Mobile gaming: there’s a new entertainment player in town

A switch to the smaller screen

It’s no secret that games consoles dating as far back as the Sega Mega Drive and Nintendo SNES have enjoyed pride of place in living rooms around the world, providing a welcome dose of entertainment and a brief escape from reality.

But, thanks to incredible advances in mobile technology – just look at the iPhone X and Google Pixel 2 – gaming on the small screen in your pocket is giving the latest consoles a run for their money. And that means big opportunities for marketers.

Mobile makes its mark

Back in 2012, people spent just over an hour a day using a mobile device online.

In the five years since, this has risen to over three hours, according to WARC. In 2017, mobile advertising spend overtook desktop for the first time, and it now stands to become a staple advertising platform – afforded the level of thought and attention currently demanded by more traditional channels like TV and cinema.

women make up 52% of total usage time

Once, mobile gaming may have been tarred with the archetypal young, male gamer brush – but this profile is long since out of date. Research by Google, for example, found that women make up 52% of total usage time, illustrating mobile gaming’s attraction to a broad, diverse audience.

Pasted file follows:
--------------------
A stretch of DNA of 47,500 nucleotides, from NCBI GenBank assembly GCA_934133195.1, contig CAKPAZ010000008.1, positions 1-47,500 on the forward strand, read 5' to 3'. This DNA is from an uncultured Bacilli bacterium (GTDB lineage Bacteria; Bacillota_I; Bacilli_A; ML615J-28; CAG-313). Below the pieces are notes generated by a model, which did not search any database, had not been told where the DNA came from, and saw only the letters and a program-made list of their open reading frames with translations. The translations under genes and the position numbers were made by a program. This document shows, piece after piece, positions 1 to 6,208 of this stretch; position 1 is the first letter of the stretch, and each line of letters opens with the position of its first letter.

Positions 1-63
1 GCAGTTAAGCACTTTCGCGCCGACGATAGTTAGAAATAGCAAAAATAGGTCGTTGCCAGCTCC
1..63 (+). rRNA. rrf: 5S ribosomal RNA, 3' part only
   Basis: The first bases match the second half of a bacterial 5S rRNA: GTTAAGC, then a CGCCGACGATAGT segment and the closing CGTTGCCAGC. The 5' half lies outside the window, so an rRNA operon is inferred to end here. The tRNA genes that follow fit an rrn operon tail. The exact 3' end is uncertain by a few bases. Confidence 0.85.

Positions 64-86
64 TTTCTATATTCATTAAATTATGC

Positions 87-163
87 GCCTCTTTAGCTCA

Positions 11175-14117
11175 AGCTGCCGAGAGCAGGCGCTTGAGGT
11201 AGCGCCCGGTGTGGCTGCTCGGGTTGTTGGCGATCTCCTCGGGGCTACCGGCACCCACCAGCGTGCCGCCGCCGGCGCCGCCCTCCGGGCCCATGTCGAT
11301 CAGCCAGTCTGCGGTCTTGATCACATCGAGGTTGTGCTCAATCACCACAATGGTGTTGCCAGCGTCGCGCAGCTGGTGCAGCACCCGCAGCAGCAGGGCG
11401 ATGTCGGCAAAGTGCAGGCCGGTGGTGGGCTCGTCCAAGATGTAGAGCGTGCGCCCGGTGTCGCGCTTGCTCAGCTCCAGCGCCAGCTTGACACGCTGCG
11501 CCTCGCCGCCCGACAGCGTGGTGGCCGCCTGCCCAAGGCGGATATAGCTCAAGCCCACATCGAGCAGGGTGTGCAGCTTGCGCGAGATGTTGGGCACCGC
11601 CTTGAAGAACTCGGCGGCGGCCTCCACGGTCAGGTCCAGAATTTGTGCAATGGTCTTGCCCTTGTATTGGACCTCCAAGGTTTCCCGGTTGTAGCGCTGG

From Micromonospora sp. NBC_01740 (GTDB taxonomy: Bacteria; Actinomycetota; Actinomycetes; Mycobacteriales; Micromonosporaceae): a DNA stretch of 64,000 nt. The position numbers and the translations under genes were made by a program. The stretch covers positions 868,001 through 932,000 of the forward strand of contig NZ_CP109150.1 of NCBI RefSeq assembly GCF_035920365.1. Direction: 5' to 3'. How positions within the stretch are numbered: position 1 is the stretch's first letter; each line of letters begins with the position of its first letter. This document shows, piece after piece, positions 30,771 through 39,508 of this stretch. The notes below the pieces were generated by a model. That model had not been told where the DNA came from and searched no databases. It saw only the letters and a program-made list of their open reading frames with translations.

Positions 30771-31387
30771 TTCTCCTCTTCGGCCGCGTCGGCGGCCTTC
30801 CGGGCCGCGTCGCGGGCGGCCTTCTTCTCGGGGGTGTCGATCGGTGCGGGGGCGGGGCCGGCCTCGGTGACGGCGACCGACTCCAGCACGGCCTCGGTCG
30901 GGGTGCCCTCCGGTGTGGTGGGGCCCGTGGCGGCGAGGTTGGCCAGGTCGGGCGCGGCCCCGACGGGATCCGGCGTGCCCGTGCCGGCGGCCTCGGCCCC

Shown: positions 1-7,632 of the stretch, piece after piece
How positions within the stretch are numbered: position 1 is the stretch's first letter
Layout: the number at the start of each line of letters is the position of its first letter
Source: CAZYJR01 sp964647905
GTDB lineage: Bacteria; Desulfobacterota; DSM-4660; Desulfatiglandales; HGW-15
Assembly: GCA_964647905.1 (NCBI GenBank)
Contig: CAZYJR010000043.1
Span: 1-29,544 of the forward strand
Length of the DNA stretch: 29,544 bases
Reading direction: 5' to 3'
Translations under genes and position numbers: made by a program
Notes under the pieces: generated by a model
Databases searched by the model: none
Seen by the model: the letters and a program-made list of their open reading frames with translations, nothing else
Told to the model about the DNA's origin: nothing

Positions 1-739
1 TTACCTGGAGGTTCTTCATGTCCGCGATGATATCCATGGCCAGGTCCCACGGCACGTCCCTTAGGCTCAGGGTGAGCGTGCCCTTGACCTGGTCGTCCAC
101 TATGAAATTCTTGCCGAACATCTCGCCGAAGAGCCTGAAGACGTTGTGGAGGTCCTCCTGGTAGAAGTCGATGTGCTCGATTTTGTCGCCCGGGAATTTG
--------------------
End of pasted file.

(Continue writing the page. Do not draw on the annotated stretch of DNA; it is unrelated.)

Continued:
That makes it a powerful branding tool, and brands are taking note. According to a report by Sensor Tower, mobile spending – driven by games – was up globally across the board in 2017.

Gaming’s huge potential for brands

The opportunity for brands lies in tapping into this huge, entertainment-seeking audience through relevant content in the context of the game being played. We are working with companies like Disney and Universal to realise the potential of mobile gaming.

But marketers need to remember, when it comes to mobile, how precious and personal our devices are to us.

Disruptive banner ads or invasive pop-ups appearing on personal devices can easily irritate consumers – especially when screens are small enough to cause accidental clicks. We need to ensure that we are only serving content that adds to the experience.

Creating branded mini-games and sponsored in-game events, carefully tailored to players’ interests, will see players develop positive affiliations with branded advertising. It’s a simple method, but one we know works.

Mobile’s growth shows no sign of slowing, and brands need to act on the unique role mobile gaming can play in the entertainment mix.

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NarcisRadoi
12 Mar 2018, 10:25 a.m.

My friend was talking about a campaign that happened a while back where they sponsored a coded image into a game to attract developers and code breakers. Happy to say I was part of the time when we used to do these kinds of things. Must have been 4 years ago though. Hope this helps.

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